No banks met the deadline — either because they needed more time or because they feared Houthi sanctions if they moved, Nasr said.
When the deadline ran out last week, the central bank in Aden banned dealing with six banks headquartered in Sanaa, meaning currency exchange offices, money transfer agencies and banks in the south could no longer work with them.
In retaliation, the Houthi-run central bank in Sanaa banned all dealings with 13 banks headquartered in Aden. That means people in Houthi-controlled areas can’t deposit or withdraw funds through those banks or receive wire transfers made through them.
Even as the fight for control is going on, both sides are facing a cash crunch. The Houthi government has few sources of foreign currency and its new coins aren’t recognized outside its territory.
In January, the United States designated the Houthis as a global terror group in response to the rebels’ attacks on shipping in the Red Sea and Arabian Sea. The Houthis say the attacks are in retaliation for the Israel-Hamas war in the Gaza Strip. Because of the US decision, banks around the world might be concerned and reluctant to continue any financial dealings with banks that have headquarters under Houthi control, said Youssef Saeed, a University of Aden economic professor.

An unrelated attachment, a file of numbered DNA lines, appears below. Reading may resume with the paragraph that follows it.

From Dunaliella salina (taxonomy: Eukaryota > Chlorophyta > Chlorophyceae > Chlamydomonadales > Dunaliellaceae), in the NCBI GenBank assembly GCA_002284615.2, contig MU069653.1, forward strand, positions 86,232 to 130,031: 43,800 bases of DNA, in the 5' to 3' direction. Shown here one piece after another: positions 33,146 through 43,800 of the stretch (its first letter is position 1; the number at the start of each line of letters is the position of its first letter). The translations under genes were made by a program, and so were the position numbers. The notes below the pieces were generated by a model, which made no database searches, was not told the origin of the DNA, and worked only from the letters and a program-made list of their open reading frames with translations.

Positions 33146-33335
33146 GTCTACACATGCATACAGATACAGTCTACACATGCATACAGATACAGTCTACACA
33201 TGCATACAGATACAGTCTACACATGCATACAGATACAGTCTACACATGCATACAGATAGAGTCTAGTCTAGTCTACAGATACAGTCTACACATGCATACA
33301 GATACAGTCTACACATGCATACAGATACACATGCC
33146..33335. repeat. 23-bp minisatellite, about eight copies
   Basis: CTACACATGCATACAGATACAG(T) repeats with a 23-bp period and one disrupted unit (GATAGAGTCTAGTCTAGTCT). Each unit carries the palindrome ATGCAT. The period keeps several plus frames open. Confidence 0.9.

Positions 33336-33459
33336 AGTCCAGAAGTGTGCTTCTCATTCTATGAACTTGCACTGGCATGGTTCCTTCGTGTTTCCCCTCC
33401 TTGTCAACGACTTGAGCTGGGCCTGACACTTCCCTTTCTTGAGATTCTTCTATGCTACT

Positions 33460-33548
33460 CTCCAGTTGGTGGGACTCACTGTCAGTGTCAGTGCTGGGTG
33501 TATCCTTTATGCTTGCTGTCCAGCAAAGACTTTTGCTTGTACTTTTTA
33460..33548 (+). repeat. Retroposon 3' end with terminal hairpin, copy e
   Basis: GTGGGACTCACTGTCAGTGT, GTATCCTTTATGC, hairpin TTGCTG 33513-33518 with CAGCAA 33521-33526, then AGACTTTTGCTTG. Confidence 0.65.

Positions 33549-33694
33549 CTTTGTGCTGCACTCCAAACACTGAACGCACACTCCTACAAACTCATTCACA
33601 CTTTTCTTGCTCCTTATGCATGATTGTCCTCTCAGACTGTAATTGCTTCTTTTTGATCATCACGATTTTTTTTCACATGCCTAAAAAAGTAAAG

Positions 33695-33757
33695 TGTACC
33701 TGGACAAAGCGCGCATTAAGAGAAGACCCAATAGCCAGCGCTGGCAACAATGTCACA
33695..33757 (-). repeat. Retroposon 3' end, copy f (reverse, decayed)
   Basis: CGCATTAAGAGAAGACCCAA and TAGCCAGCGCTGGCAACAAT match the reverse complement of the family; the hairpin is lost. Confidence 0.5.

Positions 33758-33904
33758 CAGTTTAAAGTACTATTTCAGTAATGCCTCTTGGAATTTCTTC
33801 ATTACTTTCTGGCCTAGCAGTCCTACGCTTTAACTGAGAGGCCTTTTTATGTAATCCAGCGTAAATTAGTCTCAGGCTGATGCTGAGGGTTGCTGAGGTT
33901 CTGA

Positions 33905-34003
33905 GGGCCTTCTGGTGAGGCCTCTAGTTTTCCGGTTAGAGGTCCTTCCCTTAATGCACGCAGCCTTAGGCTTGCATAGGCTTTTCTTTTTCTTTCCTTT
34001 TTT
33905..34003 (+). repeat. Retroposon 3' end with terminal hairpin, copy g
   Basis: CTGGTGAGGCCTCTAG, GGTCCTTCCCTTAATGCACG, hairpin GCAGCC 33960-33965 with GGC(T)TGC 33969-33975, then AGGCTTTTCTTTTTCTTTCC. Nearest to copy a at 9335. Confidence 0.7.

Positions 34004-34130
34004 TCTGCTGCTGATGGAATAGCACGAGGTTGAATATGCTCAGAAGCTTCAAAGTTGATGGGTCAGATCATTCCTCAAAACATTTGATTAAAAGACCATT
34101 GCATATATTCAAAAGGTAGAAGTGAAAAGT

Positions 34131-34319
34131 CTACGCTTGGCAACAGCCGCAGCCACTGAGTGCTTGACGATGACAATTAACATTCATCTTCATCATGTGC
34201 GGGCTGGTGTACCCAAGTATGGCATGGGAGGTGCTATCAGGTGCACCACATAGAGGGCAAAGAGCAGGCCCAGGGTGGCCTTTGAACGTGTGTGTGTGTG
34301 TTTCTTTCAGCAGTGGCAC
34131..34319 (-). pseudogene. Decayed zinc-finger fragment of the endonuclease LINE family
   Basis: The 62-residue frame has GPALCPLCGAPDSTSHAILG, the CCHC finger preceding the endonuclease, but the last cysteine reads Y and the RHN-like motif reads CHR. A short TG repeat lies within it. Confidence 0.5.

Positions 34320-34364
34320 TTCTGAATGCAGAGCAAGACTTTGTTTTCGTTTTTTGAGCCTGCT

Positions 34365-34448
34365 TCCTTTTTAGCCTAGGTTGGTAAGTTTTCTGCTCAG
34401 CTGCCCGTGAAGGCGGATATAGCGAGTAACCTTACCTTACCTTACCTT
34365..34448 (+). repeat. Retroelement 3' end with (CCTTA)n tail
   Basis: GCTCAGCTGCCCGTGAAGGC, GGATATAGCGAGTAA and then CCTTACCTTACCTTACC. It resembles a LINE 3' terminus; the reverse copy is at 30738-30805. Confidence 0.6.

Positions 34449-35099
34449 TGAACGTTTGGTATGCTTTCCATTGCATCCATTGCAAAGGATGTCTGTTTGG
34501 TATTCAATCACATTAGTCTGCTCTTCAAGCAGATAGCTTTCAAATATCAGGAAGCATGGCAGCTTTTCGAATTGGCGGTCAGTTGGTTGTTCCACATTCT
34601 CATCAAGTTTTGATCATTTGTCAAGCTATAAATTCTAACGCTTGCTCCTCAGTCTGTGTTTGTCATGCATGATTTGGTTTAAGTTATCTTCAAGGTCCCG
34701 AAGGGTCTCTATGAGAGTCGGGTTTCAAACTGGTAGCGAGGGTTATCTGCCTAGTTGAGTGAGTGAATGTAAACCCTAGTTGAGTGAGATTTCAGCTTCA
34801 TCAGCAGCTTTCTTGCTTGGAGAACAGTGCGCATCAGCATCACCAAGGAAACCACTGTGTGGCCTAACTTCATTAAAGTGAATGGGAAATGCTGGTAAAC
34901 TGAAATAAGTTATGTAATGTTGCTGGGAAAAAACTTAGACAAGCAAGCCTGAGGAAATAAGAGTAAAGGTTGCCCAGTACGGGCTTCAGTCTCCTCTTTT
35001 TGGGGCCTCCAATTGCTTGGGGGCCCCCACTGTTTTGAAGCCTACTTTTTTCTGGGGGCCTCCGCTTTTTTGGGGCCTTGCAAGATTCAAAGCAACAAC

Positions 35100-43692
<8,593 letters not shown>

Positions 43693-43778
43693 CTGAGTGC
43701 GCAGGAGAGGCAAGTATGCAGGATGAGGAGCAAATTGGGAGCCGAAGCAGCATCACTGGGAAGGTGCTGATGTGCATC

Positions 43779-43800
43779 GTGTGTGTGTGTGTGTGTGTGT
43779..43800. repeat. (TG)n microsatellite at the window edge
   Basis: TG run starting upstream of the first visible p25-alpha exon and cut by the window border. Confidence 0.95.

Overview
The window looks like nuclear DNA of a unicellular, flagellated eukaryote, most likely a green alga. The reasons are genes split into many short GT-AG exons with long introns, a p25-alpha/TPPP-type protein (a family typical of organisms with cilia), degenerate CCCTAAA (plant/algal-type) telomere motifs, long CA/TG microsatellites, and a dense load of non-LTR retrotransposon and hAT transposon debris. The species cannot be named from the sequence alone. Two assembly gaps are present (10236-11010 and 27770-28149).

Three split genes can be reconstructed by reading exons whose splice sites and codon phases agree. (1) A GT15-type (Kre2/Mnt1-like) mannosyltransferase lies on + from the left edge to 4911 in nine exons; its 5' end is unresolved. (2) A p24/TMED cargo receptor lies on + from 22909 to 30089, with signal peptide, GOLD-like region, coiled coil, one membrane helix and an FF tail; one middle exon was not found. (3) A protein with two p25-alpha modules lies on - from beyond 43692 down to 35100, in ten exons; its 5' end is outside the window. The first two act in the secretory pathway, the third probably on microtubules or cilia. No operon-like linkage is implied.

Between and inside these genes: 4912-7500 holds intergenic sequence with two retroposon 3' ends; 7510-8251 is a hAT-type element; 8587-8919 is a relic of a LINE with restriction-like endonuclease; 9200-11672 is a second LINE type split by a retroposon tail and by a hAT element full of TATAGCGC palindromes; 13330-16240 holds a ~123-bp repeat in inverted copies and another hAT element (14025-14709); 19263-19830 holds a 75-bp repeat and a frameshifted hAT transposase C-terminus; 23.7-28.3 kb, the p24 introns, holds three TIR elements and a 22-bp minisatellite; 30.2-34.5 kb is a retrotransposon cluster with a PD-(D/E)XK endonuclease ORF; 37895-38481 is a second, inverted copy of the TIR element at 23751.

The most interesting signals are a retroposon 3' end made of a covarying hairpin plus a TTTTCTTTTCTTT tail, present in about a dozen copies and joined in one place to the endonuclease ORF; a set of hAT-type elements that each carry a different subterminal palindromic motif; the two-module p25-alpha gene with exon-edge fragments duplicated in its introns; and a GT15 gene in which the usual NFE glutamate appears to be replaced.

The economy in Aden isn’t significantly better. The government’s revenues have been hit hard ever since Houthi attacks on oil ports in late 2022 forced a halt in oil exports, the main earner of foreign currency.
Since March, depositors in Houthi-run areas have been unable to pull money out of their accounts. The central bank in Sanaa hasn’t announced any formal restrictions, but several economists told The Associated Press that it has informally stopped releasing funds that individual banks have put in its coffers — in part because of a lack of liquidity.